Sunday, November 15, 2009

The Secret To Staying Busy...Even After Months Out of Work

In the past, a few months of being out of a job might have been something to be embarrassed about. But now, in this uncertain economy, employment gaps are just an average fact on thousands of resumes around the country. What is certain is how Managers and Human Resources Directors are looking closely at how you effectively you used this “down” time. Never before has it been so critical to show that you have put in the effort to contribute to your community and make a life long difference in your career. And be ready to knock their socks off when they ask this next question…

“How have you spent your time during your layoff?” This is a question I have asked thousands of time over the last fifteen years as a Career Coach and Executive Search Consultant. I am never surprised to hear the most popular answers such as: networking, indulging in hobbies or even the more honest responses of getting more sleep and spending time with families.

But what I am truly hoping to hear from candidates? A convincing conversation about how a prospective employee spent their time to make themselves unique in their industry. In this current recession, it’s time to propel and escalate yourself to the top of the mountain of candidates all vying for the few available jobs out there.

Here are five action oriented steps you can utilize today to significantly change the topic from “employment interruption” to a dynamic time where you furthered your career development. It works for everyone from entry level to senior executives and business leaders.

1. Volunteering. Do something with your time that gives back to your community, is possibly relevant to your expertise and/or that will open you up to new experiences. For examples, the Helping Hands program through the United Way and Habit for Humanity often pulls professionals together for various industries and companies. Not only can you give back and feel good about it, you expose yourself to limitless networking opportunities. Share your own expertise by coaching and mentoring the next generation or fellow job seekers in your field only increases your own management experience and sharpens your skills. This is a big seller to a prospective employer.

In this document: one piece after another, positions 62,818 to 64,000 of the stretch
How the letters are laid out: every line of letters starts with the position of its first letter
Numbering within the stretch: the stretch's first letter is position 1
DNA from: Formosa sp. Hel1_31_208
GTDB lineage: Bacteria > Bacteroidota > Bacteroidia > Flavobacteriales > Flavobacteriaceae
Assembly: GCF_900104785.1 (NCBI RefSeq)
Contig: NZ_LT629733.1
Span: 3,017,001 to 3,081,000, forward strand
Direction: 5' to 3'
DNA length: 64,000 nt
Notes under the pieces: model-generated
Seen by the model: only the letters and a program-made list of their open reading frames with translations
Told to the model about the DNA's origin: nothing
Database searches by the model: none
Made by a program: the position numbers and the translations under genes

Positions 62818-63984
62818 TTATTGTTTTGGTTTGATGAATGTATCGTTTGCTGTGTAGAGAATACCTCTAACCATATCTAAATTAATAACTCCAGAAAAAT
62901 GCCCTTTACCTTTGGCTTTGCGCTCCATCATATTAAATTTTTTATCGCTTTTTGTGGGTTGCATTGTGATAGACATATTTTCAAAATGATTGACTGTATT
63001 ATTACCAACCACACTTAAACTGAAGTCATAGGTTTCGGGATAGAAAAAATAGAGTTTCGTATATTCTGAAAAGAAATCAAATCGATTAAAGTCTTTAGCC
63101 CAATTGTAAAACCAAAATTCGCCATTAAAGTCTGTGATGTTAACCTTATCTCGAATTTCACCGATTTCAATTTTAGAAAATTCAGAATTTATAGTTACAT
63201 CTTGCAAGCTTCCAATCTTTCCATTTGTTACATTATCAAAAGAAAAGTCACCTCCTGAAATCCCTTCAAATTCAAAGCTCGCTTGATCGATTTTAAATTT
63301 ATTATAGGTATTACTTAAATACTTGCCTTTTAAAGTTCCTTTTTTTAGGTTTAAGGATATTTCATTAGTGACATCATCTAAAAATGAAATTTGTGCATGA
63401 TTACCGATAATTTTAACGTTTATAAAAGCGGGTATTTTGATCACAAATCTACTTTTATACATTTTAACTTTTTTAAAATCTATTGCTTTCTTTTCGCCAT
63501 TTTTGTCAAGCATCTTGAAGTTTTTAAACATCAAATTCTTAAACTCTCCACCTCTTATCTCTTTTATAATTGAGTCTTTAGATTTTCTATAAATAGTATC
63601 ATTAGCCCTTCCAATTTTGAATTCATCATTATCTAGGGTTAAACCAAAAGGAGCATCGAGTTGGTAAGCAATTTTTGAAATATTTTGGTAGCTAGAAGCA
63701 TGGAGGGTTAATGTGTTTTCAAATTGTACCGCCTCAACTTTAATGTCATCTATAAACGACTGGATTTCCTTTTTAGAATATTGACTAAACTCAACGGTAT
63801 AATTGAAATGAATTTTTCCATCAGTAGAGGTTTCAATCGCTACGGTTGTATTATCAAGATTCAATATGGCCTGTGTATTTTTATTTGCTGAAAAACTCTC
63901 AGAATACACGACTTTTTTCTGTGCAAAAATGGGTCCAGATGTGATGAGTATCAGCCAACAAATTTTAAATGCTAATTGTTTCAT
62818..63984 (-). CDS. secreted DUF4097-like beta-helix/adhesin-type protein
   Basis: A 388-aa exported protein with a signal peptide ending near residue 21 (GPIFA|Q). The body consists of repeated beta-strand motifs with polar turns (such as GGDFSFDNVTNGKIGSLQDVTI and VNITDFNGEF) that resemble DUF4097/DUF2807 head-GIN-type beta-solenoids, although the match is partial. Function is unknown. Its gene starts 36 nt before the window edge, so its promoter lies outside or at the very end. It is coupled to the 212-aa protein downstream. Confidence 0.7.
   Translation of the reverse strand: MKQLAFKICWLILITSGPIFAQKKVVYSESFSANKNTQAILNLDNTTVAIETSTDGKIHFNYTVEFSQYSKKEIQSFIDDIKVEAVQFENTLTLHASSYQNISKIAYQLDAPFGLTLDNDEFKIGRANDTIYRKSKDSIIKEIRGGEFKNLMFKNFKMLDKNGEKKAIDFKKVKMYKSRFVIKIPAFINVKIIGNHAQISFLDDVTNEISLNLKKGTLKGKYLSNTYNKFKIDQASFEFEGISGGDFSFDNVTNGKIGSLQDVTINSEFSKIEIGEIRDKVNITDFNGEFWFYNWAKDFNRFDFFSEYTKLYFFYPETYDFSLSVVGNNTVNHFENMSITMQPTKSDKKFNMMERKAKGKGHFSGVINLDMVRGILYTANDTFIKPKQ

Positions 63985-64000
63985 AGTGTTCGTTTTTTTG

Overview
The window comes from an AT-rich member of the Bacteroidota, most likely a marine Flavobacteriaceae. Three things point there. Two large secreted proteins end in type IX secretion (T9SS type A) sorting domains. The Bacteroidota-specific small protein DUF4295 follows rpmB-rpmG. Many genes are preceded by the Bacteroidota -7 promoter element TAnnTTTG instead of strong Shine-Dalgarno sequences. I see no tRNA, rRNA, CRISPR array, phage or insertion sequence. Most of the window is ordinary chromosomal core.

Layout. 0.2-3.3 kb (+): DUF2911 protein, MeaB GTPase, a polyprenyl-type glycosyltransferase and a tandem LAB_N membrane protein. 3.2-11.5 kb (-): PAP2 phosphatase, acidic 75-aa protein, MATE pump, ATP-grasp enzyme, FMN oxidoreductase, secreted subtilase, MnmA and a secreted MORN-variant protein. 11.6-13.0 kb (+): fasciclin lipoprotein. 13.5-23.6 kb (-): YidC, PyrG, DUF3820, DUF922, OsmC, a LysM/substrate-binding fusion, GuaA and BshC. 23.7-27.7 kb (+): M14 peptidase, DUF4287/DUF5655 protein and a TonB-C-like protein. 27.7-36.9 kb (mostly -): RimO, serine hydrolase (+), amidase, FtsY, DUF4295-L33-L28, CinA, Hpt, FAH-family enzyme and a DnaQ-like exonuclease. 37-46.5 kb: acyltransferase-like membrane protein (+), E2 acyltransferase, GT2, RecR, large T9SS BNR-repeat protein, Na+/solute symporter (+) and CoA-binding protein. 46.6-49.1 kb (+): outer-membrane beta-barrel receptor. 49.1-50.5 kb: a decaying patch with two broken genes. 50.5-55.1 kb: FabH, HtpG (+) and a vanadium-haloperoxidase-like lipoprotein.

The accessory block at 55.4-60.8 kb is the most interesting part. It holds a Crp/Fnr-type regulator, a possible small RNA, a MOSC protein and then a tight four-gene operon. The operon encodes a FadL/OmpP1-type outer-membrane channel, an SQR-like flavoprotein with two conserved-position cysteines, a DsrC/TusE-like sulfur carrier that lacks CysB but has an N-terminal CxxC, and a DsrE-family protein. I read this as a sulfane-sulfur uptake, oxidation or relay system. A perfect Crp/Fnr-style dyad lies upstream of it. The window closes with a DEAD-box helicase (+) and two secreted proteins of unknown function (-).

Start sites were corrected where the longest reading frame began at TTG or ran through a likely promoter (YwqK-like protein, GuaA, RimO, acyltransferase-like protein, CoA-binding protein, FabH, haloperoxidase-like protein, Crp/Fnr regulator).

2. Attend Professional Training & Development. Sign up to obtain additional certifications, attend workshops, audit a course at local community colleges or enroll in online e-courses. All of these activities speak to the attention you pay to advancing not just your career but your skill sets, knowledge base and expertise. A potential employer will get an idea of your motivation and drive as well.

3. Create and Manage your Online Footprint. Make sure your social networks are up to date and secure. Do not just log in and “play” on Facebook, LinkedIN and Twitter, but make sure you your privacy settings are accurate and anything you post or comment on represents you and your professional brand appropriately. Employers are using social media as the primary background screening tool prior to inviting a candidate in for an interview. Makes sure your profile promotes you and not hinders you.

4. Competitive Intelligence.
Apply critical thinking to how you approach research about your own industry or a field in which you want to transition. Invest time in becoming an expert in the closely related fields, not only your industry. This will allow you create a 30-60-90 day to plan to a prospective employer and present to them solutions you can bring to their organization.

5. Enhance Your Personal Brand.
Create a personal website for yourself where you can promote your own career portfolio, resume and any special areas of interest to a prospective employer. Check out free sites such as

Once you do land that job, these on-going efforts will serve as instant supports to help keep you focused and protect yourself from falling behind should you ever find yourself in a similar position in the future. Paying attention to all aspects of your career development whether you are gainfully employed or looking for the next opportunity are both sides of the same coin – enhancing your personal expertise, branding power and career presence.

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